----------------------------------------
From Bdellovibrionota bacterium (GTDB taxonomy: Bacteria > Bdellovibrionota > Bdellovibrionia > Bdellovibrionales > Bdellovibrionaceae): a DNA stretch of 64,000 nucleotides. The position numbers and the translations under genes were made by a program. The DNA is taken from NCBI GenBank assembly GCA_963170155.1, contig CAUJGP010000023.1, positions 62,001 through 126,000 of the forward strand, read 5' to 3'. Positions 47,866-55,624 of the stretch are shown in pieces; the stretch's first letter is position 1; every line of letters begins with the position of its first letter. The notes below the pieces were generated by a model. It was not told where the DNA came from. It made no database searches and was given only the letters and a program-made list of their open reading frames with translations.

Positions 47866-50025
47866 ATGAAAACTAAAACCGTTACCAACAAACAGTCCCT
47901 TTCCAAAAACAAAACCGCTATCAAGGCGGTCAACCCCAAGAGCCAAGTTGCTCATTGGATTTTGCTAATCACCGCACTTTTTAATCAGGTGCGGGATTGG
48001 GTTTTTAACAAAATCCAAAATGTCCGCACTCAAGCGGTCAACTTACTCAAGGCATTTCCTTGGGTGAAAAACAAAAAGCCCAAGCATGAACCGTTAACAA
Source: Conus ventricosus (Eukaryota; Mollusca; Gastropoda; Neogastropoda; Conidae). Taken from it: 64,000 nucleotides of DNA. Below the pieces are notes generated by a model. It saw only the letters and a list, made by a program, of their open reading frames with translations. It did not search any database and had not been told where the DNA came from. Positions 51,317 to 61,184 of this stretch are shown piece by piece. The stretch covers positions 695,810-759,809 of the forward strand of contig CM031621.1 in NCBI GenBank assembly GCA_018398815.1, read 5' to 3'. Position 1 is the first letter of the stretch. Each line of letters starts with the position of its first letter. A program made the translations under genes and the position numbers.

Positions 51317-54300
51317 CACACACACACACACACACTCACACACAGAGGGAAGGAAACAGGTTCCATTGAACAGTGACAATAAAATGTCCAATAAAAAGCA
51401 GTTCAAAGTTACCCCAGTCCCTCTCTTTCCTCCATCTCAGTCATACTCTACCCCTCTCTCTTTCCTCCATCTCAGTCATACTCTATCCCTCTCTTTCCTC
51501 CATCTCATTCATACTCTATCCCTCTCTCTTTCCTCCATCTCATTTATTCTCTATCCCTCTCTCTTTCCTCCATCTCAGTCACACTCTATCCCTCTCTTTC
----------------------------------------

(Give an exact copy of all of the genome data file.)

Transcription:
From Bdellovibrionota bacterium (GTDB taxonomy: Bacteria > Bdellovibrionota > Bdellovibrionia > Bdellovibrionales > Bdellovibrionaceae): a DNA stretch of 64,000 nucleotides. The position numbers and the translations under genes were made by a program. The DNA is taken from NCBI GenBank assembly GCA_963170155.1, contig CAUJGP010000023.1, positions 62,001 through 126,000 of the forward strand, read 5' to 3'. Positions 47,866-55,624 of the stretch are shown in pieces; the stretch's first letter is position 1; every line of letters begins with the position of its first letter. The notes below the pieces were generated by a model. It was not told where the DNA came from. It made no database searches and was given only the letters and a program-made list of their open reading frames with translations.

Positions 47866-50025
47866 ATGAAAACTAAAACCGTTACCAACAAACAGTCCCT
47901 TTCCAAAAACAAAACCGCTATCAAGGCGGTCAACCCCAAGAGCCAAGTTGCTCATTGGATTTTGCTAATCACCGCACTTTTTAATCAGGTGCGGGATTGG
48001 GTTTTTAACAAAATCCAAAATGTCCGCACTCAAGCGGTCAACTTACTCAAGGCATTTCCTTGGGTGAAAAACAAAAAGCCCAAGCATGAACCGTTAACAA
Source: Conus ventricosus (Eukaryota; Mollusca; Gastropoda; Neogastropoda; Conidae). Taken from it: 64,000 nucleotides of DNA. Below the pieces are notes generated by a model. It saw only the letters and a list, made by a program, of their open reading frames with translations. It did not search any database and had not been told where the DNA came from. Positions 51,317 to 61,184 of this stretch are shown piece by piece. The stretch covers positions 695,810-759,809 of the forward strand of contig CM031621.1 in NCBI GenBank assembly GCA_018398815.1, read 5' to 3'. Position 1 is the first letter of the stretch. Each line of letters starts with the position of its first letter. A program made the translations under genes and the position numbers.

Positions 51317-54300
51317 CACACACACACACACACACTCACACACAGAGGGAAGGAAACAGGTTCCATTGAACAGTGACAATAAAATGTCCAATAAAAAGCA
51401 GTTCAAAGTTACCCCAGTCCCTCTCTTTCCTCCATCTCAGTCATACTCTACCCCTCTCTCTTTCCTCCATCTCAGTCATACTCTATCCCTCTCTTTCCTC
51501 CATCTCATTCATACTCTATCCCTCTCTCTTTCCTCCATCTCATTTATTCTCTATCCCTCTCTCTTTCCTCCATCTCAGTCACACTCTATCCCTCTCTTTC